approach, had the possibility to build a device producing even
electricity with very low, overall, emissions.
I gave an overview of claims by Rossi/Defkalion. Rossi has publically
demonstrated a plant generating 1MW heat power and claims to have
already sold 14 devices to a military customer and another one to a
non-military customer. Within 2012 or 2013 he wants to put one million
10-20kW devices on the market to be able to push the price below
1ct/kWh. As a matter of fact, National Instruments, a company also
providing control systems to tokamak Hot Fusion systems, is cooperating
with Rossi's US company. The Greek company Defkalion wants to put
reactors producing 5-45kW thermal power on the market, starting with the
Greek market probably in 2012. Rossi/Defkalion claim to receive safety
certificates within 2012. No party has an international patent, Rossi
has protection in Italy.
According to a trusted source of Jed Rothwell, Defkalion's science,
engineering, and equipment are first rate and the upcoming products
revolutionary. I concluded that, even though there was no indication of
fraud, neither Rossi nor Defkalion had lent their devices for
independent testing and that there was no certainty that their devices
work as claimed, including long term reliability.
If Cold Fusion devices can be turned on and off with the push of a
button and work reliably over a long term, they would quickly replace
existing heat and electricity sources. Relying on prospects by Rothwell
and Arthur C. Clarke, I said that oil and gas used for heating and
cooling would be quickly replaced by CF. Much of the energy currently
consumed as electricity in water heaters, clothes washer and dryers, and
dishwasher, would be supplied directly as heat from CF. A 10kW Cold
Fusion heat generator should be sufficient, even for a large house. CF
would be an ideal energy source for facility management. A new era of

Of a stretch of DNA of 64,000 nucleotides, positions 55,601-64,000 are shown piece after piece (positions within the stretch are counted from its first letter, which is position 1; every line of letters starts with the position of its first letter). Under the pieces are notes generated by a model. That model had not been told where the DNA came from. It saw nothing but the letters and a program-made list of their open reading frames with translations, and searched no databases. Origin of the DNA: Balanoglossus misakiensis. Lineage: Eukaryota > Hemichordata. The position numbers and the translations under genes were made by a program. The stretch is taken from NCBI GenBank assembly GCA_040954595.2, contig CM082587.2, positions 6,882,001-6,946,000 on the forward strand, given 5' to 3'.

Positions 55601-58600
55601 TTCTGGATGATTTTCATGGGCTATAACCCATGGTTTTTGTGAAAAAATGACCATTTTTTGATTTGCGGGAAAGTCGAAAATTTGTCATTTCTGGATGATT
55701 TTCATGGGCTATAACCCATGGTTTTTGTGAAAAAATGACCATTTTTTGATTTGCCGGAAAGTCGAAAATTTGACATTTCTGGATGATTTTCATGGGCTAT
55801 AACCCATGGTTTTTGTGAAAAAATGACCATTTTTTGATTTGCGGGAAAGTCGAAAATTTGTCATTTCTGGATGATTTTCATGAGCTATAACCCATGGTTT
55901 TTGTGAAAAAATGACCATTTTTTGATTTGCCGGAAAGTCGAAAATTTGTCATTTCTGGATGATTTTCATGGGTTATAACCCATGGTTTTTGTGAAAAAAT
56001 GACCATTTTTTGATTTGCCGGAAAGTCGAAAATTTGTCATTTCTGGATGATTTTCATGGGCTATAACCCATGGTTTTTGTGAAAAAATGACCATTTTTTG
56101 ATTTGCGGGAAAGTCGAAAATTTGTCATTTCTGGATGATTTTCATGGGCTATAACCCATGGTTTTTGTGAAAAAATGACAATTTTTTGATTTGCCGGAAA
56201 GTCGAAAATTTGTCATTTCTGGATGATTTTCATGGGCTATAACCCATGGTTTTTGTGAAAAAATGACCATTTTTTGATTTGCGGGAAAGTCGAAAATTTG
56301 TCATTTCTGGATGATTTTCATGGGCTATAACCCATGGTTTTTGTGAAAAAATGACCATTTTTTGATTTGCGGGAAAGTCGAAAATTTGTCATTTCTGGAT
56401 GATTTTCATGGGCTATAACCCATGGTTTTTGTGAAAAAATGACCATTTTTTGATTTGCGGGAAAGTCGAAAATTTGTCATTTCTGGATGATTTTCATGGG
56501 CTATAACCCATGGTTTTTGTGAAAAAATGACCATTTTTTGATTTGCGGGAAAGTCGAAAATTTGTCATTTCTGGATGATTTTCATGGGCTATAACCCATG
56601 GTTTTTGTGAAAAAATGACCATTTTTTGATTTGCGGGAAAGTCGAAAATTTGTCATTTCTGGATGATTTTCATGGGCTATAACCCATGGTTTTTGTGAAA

steam engines may be looming on the horizons, with obvious applications
like locomotives. Even if CF turned out to be „only“ 10% of the world's
energy supply, it would be important.
Desalination, the removal of salt from sea water to be used in e.g.
agriculture, was an obvious application that could be realized early on.
Since it has been shown by Iwamura and others that radioactive elements
can be transmuted into stable elements, remediation of nuclear waste is
another potential application in the also not too distant future.
Because of this potential, some people in the field believe that CF will
cause the return of fission power plants. But others, like Rothwell,
argue that centralized power production will not be able to compete with
home devices on the market.
Because of demands for plastics the oil industry would probably have a
future until industry is completely turned upside down by the controlled
synthesis of desired elements, which Clarke envisions for 2040. Finally,
NASA sees CF applications in space travel and for the military.
To see if these prospects are realistic, a coherent explanation of the
nuclear process was required for mainstream science to take notice.
Science policy should be informed about the state of research and fund
this kind of research to speed up research and development.
Other presentations on the conference dealt with the state of research
on other energy sources, the work of NGOs, or the energy strategies of
governments. Within the next days recommendations will be worked out to
be submitted to the UN's Rio+20 conference held in June 2012 in Rio de
Haiko Lietz, 15 Jan 2012